Have you ever heard of Montgomery Meigs? What about Robert E. Lee? For Lee, I bet you said yes. Well, both men had many things in common, both were Southerners, Megis (Georgia) and Lee (Virginia). Both were graduates of the United States Military Academey, and both were engineers. After graduation Meigs served under Lee. But this is where being in common stopped.
At the beginning of the Civil War, Lee resigned his commission and returned to Virginia to fight under the Confederate flag. Meigs remained with the Union as he was a die-hard against secession.
By 1862 all the cemeteries around Washington were being filled with Union soldiers who died in battle. Meig,s as Quartermaster general of the Army, was in charge of burials. Additional space was needed as dead soldiers piled up every day. Someone suggested that the Lee Mansion with large open-space near Washington was a most suitable place. Meigs jumped on this idea as he wanted to humiliate Lee for Union deaths and siding with the Confederate States.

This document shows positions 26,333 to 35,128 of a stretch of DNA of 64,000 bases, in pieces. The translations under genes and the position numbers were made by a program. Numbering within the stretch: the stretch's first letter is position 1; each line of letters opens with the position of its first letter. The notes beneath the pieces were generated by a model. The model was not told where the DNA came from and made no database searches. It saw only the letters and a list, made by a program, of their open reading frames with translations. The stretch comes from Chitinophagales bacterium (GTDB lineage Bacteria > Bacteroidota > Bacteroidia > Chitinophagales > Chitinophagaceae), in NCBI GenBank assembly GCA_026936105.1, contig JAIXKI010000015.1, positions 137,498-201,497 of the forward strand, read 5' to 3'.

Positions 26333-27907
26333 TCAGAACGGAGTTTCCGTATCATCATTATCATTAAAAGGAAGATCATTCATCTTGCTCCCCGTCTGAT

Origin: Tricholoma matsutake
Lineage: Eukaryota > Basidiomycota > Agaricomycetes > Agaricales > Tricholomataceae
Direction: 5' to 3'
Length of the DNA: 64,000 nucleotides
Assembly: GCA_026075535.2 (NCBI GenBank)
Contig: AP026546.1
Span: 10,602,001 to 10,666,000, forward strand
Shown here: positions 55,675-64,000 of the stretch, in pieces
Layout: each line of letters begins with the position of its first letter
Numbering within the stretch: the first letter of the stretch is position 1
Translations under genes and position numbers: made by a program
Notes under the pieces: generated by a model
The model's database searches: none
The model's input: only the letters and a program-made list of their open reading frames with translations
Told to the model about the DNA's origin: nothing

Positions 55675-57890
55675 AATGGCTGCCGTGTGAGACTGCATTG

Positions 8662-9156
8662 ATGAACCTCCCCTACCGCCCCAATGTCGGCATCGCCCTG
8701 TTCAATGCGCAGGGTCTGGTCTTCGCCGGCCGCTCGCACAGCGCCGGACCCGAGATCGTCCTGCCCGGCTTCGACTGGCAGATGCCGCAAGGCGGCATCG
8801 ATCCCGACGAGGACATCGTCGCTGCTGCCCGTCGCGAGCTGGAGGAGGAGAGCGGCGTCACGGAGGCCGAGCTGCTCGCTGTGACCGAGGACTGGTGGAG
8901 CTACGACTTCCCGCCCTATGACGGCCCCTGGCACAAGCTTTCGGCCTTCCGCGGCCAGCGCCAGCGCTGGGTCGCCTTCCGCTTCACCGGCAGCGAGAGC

As the dead were being buried some distance from the mansion, Meigs wanted to make sure Lee never returned home again so he personally watched as over twenty soldiers were buried in Mrs. Lee’s rose garden. With that graves circled the mansion.
By 1864, more than seven thousand soldiers had been buried at Arlington even Meigs’ own son. Today Arlington National Cemetery is, to most people, the most hollowed-ground in the United States.